Direct-to-consumer (D2C) healthy snacking brand Happilo grew over 2.4X in the pandemic-struck fiscal year (FY21) but its growth rate decelerated in the following fiscal year. Nevertheless, the firm managed to bag nearly Rs 200 crore in revenues during FY22.
Happilo’s revenue from operations spiked 35.7% to Rs 190 crore in FY22 from Rs 140 crore in FY21, according to its annual financial statement with the Registrar of Companies.
Happilo offers a range of snacks including dry fruits, trail mixes, nut protein bars, and muesli through online and its omnichannel. The sale of these products was the only source of revenue in FY22.
The cost of procurement of products formed 69.3% of the total expenditure. This cost surged 48.4% to Rs 141.6 crore in the fiscal year ending March 2022 from Rs 95.4 crore in FY21. Its employee benefit cost went up by 175% to Rs 8.8 crore in FY22.
Meanwhile, Happilo’s advertising cost shot up 2.16X to Rs 43.25 crore during FY22. Notably, the company became ‘Snacking Partner’ for Royal Challengers Bangalore for IPL 2023, indicating the scale up in spending on advertising in FY23.
The company added another Rs 3.37 crore towards legal and professional fees which drove Happilo’s total cost to Rs 204.2 crore in FY22 from Rs 124.9 crore in FY21.
It’s quite interesting that the company grew at a rapid clip in FY21 and also posted a profit of Rs 11.43 crore. On the contrary, its growth tapered down in FY22 and Happilo also slipped into losses. It posted a loss of Rs 11.7 crore.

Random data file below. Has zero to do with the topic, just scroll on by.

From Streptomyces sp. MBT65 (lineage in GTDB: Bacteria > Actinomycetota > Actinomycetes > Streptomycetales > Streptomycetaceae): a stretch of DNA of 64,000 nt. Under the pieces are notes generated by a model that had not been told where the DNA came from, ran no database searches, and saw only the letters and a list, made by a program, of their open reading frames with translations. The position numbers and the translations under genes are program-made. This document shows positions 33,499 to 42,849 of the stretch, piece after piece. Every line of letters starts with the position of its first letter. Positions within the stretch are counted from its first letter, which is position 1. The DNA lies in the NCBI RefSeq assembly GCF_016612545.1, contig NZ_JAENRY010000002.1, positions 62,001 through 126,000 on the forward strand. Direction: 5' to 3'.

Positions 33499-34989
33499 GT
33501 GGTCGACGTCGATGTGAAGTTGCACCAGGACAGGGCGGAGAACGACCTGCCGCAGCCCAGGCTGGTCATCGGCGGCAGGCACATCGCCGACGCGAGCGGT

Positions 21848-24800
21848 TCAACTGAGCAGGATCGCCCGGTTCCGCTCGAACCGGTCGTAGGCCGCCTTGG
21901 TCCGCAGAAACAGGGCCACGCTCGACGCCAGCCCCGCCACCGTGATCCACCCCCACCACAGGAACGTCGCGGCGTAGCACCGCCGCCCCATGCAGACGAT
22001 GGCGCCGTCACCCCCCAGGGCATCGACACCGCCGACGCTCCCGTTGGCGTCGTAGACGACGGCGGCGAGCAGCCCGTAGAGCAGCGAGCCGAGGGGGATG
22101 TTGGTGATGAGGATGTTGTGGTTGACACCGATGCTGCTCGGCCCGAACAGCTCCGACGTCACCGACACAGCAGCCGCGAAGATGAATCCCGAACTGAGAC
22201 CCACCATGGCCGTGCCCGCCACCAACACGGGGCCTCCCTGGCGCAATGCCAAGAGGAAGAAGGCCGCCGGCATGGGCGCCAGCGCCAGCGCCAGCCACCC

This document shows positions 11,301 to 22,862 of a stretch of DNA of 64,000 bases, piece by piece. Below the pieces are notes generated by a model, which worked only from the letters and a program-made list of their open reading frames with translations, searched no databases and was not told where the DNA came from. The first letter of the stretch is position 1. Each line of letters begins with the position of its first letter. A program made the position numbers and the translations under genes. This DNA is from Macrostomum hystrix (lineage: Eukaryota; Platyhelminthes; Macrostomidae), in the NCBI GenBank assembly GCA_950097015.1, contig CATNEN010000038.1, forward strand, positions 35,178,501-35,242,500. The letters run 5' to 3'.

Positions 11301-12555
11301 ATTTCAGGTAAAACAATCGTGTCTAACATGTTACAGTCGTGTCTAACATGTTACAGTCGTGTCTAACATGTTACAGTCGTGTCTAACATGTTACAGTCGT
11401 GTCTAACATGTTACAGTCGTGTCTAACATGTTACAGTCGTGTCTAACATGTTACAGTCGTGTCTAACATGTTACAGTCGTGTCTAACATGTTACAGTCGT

Its ROCE and EBITDA margin also worsened to -4.20% and -5.61%. On a unit level, the company spent Rs 1.07 to earn a single unit of operating revenue in FY22.
With a presence in premium, high rental locations like airports and the likes, Happilo’s omni channel strategy might force it to relook at the viability of many of the channels it probably sustains at a loss right now. In some cases to keep competition from getting a foot into the door. Losses during FY22 will probably be seen as an aberration by this startup, and we expect the firm to seek a return to profitability in FY23. The D2C firm had secured $25 million from Motilal Oswal in February last year, providing it enough of a buffer to take calculated risks in the competitive category.
In the long term, the snacking segment, for all the competition and new entrants in it, will be won and lost over distribution, as with almost all FMCG goods, and Happilo has shown itself to have the chops to know how to make it work for itself. Balancing the temptation to expand the SKU (stock keeping units) range versus pushing a fast moving cohort of snacks in what is a category with an innovative launch a day is what will decide its long term trajectory in terms of margins.